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Use of a Proofreader
While the student is ultimately responsible for writing quality and the thesis presentation, the use of a proofreader is acceptable for a thesis. The proofreader must be acknowledged in the thesis, either on the acknowledgement page or at the end of a project or extended essay.
A student’s use of a proofreader should be discussed with the supervisor and written approval to use a proofreader must be obtained from the supervisor.
Proofreading is defined as the correction of errors in spelling, grammar and sentence construction, referencing, and punctuation, and may include identifying passages that lack clarity or are poorly written. The proofreader must ‘track changes’ and make liberal use of comment boxes in any electronic versions of the thesis.
The University expects that academic supervisors of theses will provide discipline-appropriate editorial comments including advice on the form, arrangement, thesis length, referencing, tables, figures, and headings. Supervisors should advise on whether the elements within the thesis are complete and consistent.
Additional reference: The Editor's Association of Canada guidelines for thesis editing.
Postponement of Publication
All theses produced to meet Simon Fraser University’s degree requirements are subject to open publication, and are normally capable of standing as academically complete works. The open-access principle must be kept in mind when selecting a research topic. However, in some instances a portion of a student’s thesis might involve research whose publication in the library must be temporarily postponed because:
- it would jeopardize the safety of the researcher and/or research participants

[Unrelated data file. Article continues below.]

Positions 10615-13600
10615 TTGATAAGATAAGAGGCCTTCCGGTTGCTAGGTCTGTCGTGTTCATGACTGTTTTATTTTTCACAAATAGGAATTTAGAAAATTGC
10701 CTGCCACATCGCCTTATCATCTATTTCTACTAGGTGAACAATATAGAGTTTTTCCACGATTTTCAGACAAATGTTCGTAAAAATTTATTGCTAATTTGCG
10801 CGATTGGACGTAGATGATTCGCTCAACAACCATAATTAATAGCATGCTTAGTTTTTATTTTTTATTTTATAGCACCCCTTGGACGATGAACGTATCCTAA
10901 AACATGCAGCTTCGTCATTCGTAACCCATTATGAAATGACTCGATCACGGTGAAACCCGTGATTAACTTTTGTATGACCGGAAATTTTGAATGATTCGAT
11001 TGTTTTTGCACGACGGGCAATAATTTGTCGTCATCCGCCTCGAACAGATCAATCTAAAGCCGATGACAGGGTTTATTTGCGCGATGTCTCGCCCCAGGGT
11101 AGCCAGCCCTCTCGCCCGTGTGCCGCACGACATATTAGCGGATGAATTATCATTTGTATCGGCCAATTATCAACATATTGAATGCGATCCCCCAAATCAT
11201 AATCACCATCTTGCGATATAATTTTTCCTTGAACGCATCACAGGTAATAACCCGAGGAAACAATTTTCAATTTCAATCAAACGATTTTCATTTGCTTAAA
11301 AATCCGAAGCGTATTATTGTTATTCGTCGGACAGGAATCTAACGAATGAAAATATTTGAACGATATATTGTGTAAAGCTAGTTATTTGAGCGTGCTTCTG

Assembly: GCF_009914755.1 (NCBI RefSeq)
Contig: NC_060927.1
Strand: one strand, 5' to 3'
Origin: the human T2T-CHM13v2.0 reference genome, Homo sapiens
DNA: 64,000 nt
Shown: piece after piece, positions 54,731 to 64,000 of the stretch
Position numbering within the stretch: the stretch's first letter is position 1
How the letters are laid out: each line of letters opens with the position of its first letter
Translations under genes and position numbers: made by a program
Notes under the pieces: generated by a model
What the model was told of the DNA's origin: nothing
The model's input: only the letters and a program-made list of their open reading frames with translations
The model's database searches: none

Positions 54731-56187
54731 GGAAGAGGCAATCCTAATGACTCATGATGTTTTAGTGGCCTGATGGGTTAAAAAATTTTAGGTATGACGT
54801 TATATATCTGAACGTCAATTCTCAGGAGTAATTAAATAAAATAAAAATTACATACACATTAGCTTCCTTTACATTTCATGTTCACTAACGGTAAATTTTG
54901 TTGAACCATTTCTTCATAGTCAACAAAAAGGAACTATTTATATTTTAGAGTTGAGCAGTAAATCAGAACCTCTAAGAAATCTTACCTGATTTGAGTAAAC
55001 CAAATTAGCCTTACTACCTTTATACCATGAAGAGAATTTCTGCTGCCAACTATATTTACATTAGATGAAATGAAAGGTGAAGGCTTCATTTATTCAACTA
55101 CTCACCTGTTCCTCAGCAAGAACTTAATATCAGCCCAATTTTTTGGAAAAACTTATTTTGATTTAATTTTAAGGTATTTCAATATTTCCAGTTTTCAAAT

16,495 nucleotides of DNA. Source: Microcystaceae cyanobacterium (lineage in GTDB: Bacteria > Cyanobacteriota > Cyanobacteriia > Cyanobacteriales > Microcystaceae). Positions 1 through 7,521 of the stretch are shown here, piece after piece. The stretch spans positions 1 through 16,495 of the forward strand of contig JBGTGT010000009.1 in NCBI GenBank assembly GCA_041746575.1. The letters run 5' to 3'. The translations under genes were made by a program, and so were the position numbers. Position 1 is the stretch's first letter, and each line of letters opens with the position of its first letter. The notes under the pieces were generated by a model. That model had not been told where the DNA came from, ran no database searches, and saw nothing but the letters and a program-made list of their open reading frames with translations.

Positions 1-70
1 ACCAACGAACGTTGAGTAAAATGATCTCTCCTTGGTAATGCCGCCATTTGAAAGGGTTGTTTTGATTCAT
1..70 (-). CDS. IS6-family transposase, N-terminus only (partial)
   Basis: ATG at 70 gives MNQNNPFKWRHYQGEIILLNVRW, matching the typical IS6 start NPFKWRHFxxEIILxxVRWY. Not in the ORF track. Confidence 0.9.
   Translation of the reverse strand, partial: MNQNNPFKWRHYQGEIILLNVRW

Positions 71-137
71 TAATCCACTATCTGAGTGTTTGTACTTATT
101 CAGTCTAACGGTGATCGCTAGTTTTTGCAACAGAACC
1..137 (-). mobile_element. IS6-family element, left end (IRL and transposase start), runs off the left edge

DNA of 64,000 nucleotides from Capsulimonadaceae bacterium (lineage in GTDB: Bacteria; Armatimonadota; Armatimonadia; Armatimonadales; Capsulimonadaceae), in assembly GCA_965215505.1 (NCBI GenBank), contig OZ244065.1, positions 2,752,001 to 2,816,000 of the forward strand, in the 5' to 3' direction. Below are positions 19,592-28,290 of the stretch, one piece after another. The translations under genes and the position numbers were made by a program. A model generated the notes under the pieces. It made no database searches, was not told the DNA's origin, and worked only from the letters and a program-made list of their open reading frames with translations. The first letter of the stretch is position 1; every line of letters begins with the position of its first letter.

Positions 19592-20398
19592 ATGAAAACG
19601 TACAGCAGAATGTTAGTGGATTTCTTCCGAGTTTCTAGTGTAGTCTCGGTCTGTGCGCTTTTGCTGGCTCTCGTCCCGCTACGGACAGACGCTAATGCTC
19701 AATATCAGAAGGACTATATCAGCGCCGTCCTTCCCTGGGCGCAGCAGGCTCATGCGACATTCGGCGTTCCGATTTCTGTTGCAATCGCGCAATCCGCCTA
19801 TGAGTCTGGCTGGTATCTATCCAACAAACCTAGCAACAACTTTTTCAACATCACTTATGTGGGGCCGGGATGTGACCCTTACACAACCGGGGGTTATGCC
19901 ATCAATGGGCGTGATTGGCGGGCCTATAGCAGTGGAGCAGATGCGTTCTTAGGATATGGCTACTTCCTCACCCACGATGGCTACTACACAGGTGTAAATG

- it contains patentable material or other intellectual property that requires protection, or
- the student has entered into a publication agreement with a publisher whose guidelines state that prior publication in a university repository will be a barrier to publication.
Students are expected to seek guidance from their supervisory committee whenever there is a possibility that certain findings might be subject to embargo for any of these reasons (see GGR 1.11.3). In coordination with their committee, students should communicate any anticipated or known restrictions on the publication of their research to Graduate Studies as soon as possible.
The formal request for postponement of publication must be submitted to Graduate Studies a minimum of 30 days in advance of the defence.
NOTE: If you are unsure whether your capstone work needs to be deposited to the Library repository, consult with your academic unit.
Prior to your examination
For the thesis distribution to the examining committee, changes made will not be redistributed to the examining committee. However, if a significant content-related error has been made an email from the supervisor outlining the error should be sent to email@example.com with a copy of the revised thesis. Graduate Studies will make a decision if it warrants redistribution.
After submission to the library
Changes cannot be made to the thesis after the supervisor has "signed-off" on the thesis/revision or after the thesis has been submitted to the Library.
However, if significant content-related errors that must be changed are found, permission for the student's supervisor and approval from Graduate Studies arenecessary. If the change is deemed significant, Graduate Studies will authorise the Thesis Office to accept the change.
The Office of Research Ethics in consultation with Graduatel Studies and The Library Thesis Office has determined that the Title of the Thesis submitted to the Library does not have to match the title of the Letter of Ethics Approval.
Therefore, the Office of Research Ethics will no longer be processing amendments for Title Change Requests if the request is for the purpose of matching the Thesis Title to the Title of Letter of Ethics Approval.